Daniel: Belshazzar’s Last Chance

Handwriting-on-the-Wall-Large

Daniel 5

 

Belshazzar the king invited a thousand of his officers to a great feast where the wine flowed freely.  (Daniel 5:1  TLB)

It was the party to end all parties!  And these big parties weren’t all that unusual.  In Babylon, Assyria, and Persia, these massive banquets served a very important political purpose in that they showed the glory of the king.  Belshazzar, a controversial figure in history, was a would-be successor (actually the second line after Nabonidus, the husband of one of Nebuchadnezzar’s daughters) to Nebchadnezzar, so we know that the events described in this chapter took place long after the events of the previous chapters.  The book of Daniel was never written to be a book of history, so frequently decades may come between chapters as Daniel simply lifts, from Babylonian history, a page here and a page there to show how God dealt with the leaders of this Empire.

While Belshazzar was drinking, he was reminded of the gold and silver cups taken long before from the Temple in Jerusalem during Nebuchadnezzar’s reign and brought to Babylon. Belshazzar ordered that these sacred cups be brought in to the feast, and when they arrived, he and his princes, wives, and concubines drank toasts from them to their idols made of gold and silver, brass and iron, wood and stone.  (Daniel 5:2—4  TLB)

Obviously, Belshazzar had absolutely no respect for God.  In contrast, at least Nebuchadnezzar had enough respect for the God of Israel to place the Temple articles in a safe place.  But young Belshazzar had no respect; he was full of pride and arrogance, and he apparently knew better:

So Daniel was rushed in to see the king. The king asked him, “Are you the Daniel brought from Israel as a captive by King Nebuchadnezzar?  I have heard that you have the spirit of the gods within you and that you are filled with enlightenment and wisdom.   (Daniel 5:13, 14  TLB)

So Belshazzar was in a bad spot.  He knew the truth, at least in part, yet he barged ahead anyway, doing what he knew was wrong.  Using those sacred vessels was just plain wrong and it was that expression of pride and arrogance and blasphemy that caused his downfall.  In the exact same hour of this ultimate expression of hubris, judgment came and sheer terror pierced his heart.  Belshazzar will forever stand as a solemn warning to those who willingly sin against the light.

1.  His opportunity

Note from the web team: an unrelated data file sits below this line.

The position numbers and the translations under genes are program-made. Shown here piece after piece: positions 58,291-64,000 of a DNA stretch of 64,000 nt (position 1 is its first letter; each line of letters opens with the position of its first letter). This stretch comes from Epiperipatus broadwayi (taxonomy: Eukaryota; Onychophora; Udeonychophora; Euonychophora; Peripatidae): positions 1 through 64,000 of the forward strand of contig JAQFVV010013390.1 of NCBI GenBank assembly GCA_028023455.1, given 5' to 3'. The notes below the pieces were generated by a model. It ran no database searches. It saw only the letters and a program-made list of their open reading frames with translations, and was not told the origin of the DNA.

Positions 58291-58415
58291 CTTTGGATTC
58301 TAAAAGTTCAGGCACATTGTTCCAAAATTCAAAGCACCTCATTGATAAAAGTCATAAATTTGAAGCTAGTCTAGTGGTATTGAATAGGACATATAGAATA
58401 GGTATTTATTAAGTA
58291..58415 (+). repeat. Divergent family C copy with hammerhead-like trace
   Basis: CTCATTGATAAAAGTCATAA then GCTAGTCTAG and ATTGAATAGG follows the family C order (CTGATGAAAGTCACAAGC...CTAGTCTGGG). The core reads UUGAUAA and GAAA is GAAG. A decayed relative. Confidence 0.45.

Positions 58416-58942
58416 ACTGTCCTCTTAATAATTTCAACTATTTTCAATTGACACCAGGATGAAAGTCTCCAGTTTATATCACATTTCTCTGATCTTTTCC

And you, his successor, O Belshazzar—you knew all this, yet you have not been humble.  (Daniel 5:22  TLB)

What did Belshazzar already know?  He knew of Nebuchadnezzar’s insanity and what brought it on, yet he did not profit from that knowledge.  He was a proud and profane man, determined to live as he pleased without paying heed to the past.  He knew all about his great-grandfather’s humbling experience, yet went right on making the exact same sinful mistakes Nebuchadnezzar did, only worse.  This was Belshazzar’s “golden opportunity” to get it right; to avoid the pitfalls of ruination.  But he didn’t take it.

How many believers today are just as bad as Belshazzar?  Many of us sin out of ignorance—we are literally “overcome” by sin before we know it.  Such is the sinful condition.  But how many are guilty of sinning against the truth?  Those that do so live in the darkness of sinful pleasure knowingly instead of in the light of God’s glorious salvation.  They know the truth, but choose the lie.  For believers that live like Belshazzar, it’s only a matter of time before those unintended consequences catch up with them.  Sin always carries consequences in this world and judgment in the next.  It’s not too late, though, to make it right.

2.  His guilt

For you have defied the Lord of Heaven and brought here these cups from his Temple; and you and your officers and wives and concubines have been drinking wine from them while praising gods of silver, gold, brass, iron, wood, and stone—gods that neither see nor hear nor know anything at all. But you have not praised the God who gives you the breath of life and controls your destiny!  (Daniel 5:23  TLB)

This is a curious verse.  After all he had done, and remembering Belshazzar was a pagan, we wonder how Daniel could expect him to “praise the God who gives…the breath of life and controls…destiny.”  In spite of Belshazzar’s sinful state and depraved nature, he was still created in the image of God and that image, as marred as it may have been, was indelibly stamped on his soul.  Even though he was a complete pagan, this fact alone demanded that Belshazzar acknowledge God in his life.  However, as is plain, he willfully turned a blind eye and deaf ear to the spiritual lessons of Nebuchadnezzar’s seven year bout of insanity.